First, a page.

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UPDATE #23 - May 14, 1998

PART 1: Space Day Chat
PART 2: Survey Coming
PART 3: Navier Stokes computations
PART 4: Subscribing & Unsubscribing: How to do it


The goal of Space Day is to advance science, math and technology
education and inspire future generations to realize the vision of our
space pioneers. Space Day '98 takes place on Thursday, May 21. In
anticipation of that day, Quest is hosting a two full days of
QuestChats on May 19 and May 20. During these days, classrooms
will be able to interact with NASA experts from our various
projects in real time. Besides Space Shuttle and International Space
Station folks, experts on Mars and aeronautics and other NASA
activities will be represented.

See all of the details and register to participate at:

Tuesday May 19, 1998 9:00 a.m.- 10:00 a.m. Pacific Time:
Dale Satran, Aerospace Engineer,

Dale is involved in high lift research. Currently he is studying lift on
the Boeing 777.

Registration information is at
Read his biography prior to joining this chat.

Wednesday May 20, 1998 8:00 a.m.- 9:00 a.m. Pacific Time:
Larry Bisbee, Mechanical Design Engineer

Larry designs the models that go into the wind tunnels. He gets paid to
design model planes.

Registration information is at
Read his biography prior to joining this chat.

Wednesday May 20, 1998 12:00 p.m.- 1:00 p.m. Pacific Time:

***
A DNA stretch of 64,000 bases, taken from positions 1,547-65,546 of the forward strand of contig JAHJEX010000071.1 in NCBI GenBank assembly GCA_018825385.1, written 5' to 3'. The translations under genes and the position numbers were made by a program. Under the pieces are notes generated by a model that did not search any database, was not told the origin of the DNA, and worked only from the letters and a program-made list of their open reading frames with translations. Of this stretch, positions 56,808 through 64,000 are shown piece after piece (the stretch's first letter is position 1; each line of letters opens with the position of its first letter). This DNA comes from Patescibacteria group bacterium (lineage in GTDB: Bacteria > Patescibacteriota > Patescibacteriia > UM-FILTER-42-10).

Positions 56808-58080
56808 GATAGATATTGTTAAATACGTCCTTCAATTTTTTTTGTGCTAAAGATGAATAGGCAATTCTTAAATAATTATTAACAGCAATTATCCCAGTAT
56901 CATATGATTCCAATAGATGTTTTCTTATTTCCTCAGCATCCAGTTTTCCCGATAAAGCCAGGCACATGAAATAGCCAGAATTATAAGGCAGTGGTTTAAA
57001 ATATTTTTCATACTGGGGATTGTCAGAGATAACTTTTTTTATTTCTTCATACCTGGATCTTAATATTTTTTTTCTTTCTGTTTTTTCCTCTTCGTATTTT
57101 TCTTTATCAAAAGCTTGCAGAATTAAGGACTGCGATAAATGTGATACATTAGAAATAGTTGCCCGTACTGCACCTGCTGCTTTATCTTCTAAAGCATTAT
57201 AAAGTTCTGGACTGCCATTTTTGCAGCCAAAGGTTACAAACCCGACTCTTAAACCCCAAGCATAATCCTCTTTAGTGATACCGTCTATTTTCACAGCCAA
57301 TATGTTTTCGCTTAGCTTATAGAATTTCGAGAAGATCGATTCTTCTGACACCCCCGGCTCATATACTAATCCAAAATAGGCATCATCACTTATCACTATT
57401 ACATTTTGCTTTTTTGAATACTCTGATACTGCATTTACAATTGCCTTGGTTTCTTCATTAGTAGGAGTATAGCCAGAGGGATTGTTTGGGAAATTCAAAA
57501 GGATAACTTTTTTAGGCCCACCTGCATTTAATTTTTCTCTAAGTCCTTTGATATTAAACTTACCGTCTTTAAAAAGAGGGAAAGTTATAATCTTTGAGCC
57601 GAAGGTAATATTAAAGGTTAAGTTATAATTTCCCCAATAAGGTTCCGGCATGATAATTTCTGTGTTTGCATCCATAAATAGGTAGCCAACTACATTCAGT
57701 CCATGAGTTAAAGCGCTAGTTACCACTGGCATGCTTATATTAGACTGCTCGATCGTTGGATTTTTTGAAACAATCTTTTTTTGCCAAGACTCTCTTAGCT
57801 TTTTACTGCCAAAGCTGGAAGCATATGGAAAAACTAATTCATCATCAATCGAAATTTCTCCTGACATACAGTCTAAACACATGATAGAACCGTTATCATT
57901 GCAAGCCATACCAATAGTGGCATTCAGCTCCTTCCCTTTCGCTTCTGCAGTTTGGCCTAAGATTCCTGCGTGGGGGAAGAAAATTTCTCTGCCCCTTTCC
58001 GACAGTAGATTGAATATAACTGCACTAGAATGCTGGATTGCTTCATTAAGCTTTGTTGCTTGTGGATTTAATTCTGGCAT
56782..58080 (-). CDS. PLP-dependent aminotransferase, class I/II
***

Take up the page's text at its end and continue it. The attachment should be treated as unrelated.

Mina Cappuccio, Aerospace Research Engineer

Mina is working in the area of propulsion airframe integration, or how to
fit the engine on the plane. Currently she is working on the High Speed
Civil Transport.

Registration information is at
Read her biography prior to joining this chat.

Wednesday May 20, 1998 1:00 p.m.- 2:00 p.m. Pacific Time:
Liza Alderete, Education Technology and Multimedia Manager

Liza Alderete has worked in wind tunnels, simulations and now is in the
Education Department at NASA Ames Research Center. She recently produced a
CD called Exploring Aeronautics which will be available in June.

Registration information is at
Liza's bio will be at http://quest.arc.nasa.gov/aero/team/alderete.html


Since we are spending US taxpayer dollars on Space Team Online,
we have to demonstrate to NASA management that the project is
having an outreach impact. To assess the impact, we will be
conducting a survey of the Space Team Online audience in a week or
two. Please help us by taking the time to respond to this survey at
that time. It should only take a few minutes.

A significant response rate to the survey will best help us make
a case to NASA management that Space Team Online is worth
continuing into the future. In addition, this survey will be the
only way we can assess the demographics of the audience we serve.
Though we reach many more people then a traditional NASA outreach
program, if we cannot present information about that large audience,
we don't get much credit.

So please, when the time comes, take a few moments to help us
in this small way.

[Editor's note: Steve Smith is an Aerospace Research Engineer. He uses computational fluid dynamics (computer programs) to predict the performance of new concepts. Sometimes he does research in wind tunnels. Read his biography at http://quest.arc.nasa.gov/aero/team/smith.html ]


by Steve Smith

February 18, 1998

Meanwhile, I've also been working on Navier Stokes computations, the
most advanced flow simulation we can do, on a new business jet design
from Raytheon Aircraft, to see how well these simulations can predict the
''edge of the envelope'' of transonicon jetliners and business jets.My